Friday, 15 July 2011

Work in Kung Fu Films 1 (Or: Wax on, Wax off!)

Ralph Macchio and Pat Morita waxing lyrical in John G Avildsen's The Karate Kid (USA, 1984).

One of the central themes that this blog will set out to explore is the question of work in kung fu cinema. At least, let's call it work for now, though the word stands at the heart of a complex of related terms, ranging from labour to effort, for example, and from toil to craft. Quite precisely the best term for that to which I am referring will have to be a subject for further investigation.

Indeed, in order to show how this thing I am (for now) calling 'work' is so very much at the heart of the martial arts film, and in order to begin to develop a closer investigation of quite how I would inflect this term, I propose a translation of kung fu itself as work (or, even, labour). If this seems a slightly wilful translation of the Chinese term gongfu (which is the pinyin spelling of the word rendered more commonly into English as 'kung fu'), the distortion is less shocking than it may at first appear to the untutored English ear, used as we are to understanding the word as simply the name for a Chinese style of fighting.

The first thing to say, of course, is that gongfu in its proper sense does not strictly speaking refer to martial arts: the Mandarin term for martial art is in fact wushu (wu=martial, shu=art). In contrast, before being taken up as a buzzword in the martial-arts movie craze, gongfu really simply meant any kind of a high level of skill or attainment: artistry, if you like. Thus one can have gongfu in a martial art, but also in cooking, painting, making tea, metalwork, arranging flowers, baking, firing ceramics, calligraphy, etc., etc.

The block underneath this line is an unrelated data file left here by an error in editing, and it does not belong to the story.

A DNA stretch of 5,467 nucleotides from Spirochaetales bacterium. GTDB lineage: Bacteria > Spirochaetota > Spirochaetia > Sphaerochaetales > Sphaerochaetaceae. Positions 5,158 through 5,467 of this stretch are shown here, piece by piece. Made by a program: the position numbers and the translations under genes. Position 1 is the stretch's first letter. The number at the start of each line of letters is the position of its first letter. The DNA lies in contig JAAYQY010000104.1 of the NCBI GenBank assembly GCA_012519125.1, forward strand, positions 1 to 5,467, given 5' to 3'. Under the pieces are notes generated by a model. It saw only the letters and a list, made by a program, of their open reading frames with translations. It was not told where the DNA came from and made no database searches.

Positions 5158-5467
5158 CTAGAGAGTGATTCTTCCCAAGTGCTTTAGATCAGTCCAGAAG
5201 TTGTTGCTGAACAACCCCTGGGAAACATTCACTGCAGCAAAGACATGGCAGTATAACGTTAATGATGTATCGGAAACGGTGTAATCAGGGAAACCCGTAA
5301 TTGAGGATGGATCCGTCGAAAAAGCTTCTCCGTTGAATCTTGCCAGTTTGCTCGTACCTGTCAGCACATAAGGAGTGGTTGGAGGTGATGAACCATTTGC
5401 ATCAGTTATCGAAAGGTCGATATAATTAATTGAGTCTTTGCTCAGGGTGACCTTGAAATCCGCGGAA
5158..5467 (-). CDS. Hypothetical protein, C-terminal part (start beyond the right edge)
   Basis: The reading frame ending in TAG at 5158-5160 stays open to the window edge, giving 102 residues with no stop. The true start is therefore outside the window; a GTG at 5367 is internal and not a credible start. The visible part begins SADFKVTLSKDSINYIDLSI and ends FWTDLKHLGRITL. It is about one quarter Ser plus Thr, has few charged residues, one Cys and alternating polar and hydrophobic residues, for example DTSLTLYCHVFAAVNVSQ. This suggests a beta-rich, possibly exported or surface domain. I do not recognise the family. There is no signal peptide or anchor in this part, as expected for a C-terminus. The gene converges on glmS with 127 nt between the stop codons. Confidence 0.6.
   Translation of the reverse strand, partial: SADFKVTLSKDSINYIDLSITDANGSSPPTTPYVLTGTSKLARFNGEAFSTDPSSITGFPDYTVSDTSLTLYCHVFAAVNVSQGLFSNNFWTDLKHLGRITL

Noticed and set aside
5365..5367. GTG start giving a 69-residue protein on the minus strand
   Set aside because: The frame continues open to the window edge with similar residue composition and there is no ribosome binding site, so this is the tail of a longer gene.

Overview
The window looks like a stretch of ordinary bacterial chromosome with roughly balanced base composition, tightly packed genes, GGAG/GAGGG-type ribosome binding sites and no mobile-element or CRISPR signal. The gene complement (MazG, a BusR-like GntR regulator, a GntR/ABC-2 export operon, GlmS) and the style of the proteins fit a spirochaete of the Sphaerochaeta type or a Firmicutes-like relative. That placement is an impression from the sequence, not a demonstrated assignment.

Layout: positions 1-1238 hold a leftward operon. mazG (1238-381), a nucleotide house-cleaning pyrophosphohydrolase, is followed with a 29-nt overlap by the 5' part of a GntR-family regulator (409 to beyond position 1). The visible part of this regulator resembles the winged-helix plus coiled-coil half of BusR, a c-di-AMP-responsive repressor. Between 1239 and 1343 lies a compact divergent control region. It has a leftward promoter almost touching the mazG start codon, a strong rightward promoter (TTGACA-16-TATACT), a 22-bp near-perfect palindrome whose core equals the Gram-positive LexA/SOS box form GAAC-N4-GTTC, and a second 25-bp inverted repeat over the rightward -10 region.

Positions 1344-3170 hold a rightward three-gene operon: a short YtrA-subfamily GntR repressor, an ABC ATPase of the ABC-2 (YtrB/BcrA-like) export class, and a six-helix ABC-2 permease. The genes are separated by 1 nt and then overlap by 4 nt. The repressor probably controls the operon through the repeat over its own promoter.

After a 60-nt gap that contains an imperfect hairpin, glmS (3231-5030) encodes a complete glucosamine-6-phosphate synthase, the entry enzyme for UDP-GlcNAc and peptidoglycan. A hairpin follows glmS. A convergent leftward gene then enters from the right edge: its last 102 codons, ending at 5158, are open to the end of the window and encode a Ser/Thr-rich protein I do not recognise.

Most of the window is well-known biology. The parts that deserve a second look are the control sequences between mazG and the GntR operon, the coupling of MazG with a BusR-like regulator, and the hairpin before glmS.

The implication of the term, however, (missing in Western words such as artistry) is that the skill which one has attained is mastered through long, patient and arduous work. The character for 'gong' (功) - usually translated as attainment - includes the element 工 (also pronounced as 'gong') which means work or worker, labour or labourer. In quite literal terms, then, the question of work or labour lies inscribed at the very heart of the term kung fu itself, in the very name given most commonly to the genre of the martial arts film. As a pictogram, 工 may itself be derived from a tool, the tamper, with which earth was laboriously compressed by repeated pounding to make it into a building material. Furthermore, the other element of gong (i.e. 力, which on its own signifies power or strength) is derived from a pictogram representing a plough, doubly inscribing work at the heart of the word, and linking the 'kung fu fighting' we are dealing with in cinema to the old practices of peasant labour which were at stake in the martial arts discussed in a previous post on this blog. 功 is usually thus translated as power or strength: one online reference source on Chinese characters proposes a possible formation of it as 'power through work'. This same dictionary defines the whole word gongfu (功夫) as 'skill; art; kung fu; labor; effort'. If my translation lays central stress on one particular aspect of this little cluster of meanings, it nonetheless has the virtue of explaining something about how they fit together, and it also brings to the fore what is so insistent in the etymology of the character. (This insistence is so strong that one might be led to inquire as to what form of modern disavowal may be at work to erase it as a content from common translations which define 'kung fu' simply as a level of high attainment, or even as a term for the martial arts...)

Any forcing in my definition, I feel, is in any case validated by the fact that 'kung fu' is now not simply a Chinese term: torn from its 'original' linguistic use, it is now part of the vocabulary of a global popular-cultural phenomenon, and I am primarily concerned with this, modern, transnational word, transformed by its relation to and meaning within a cinematic genre.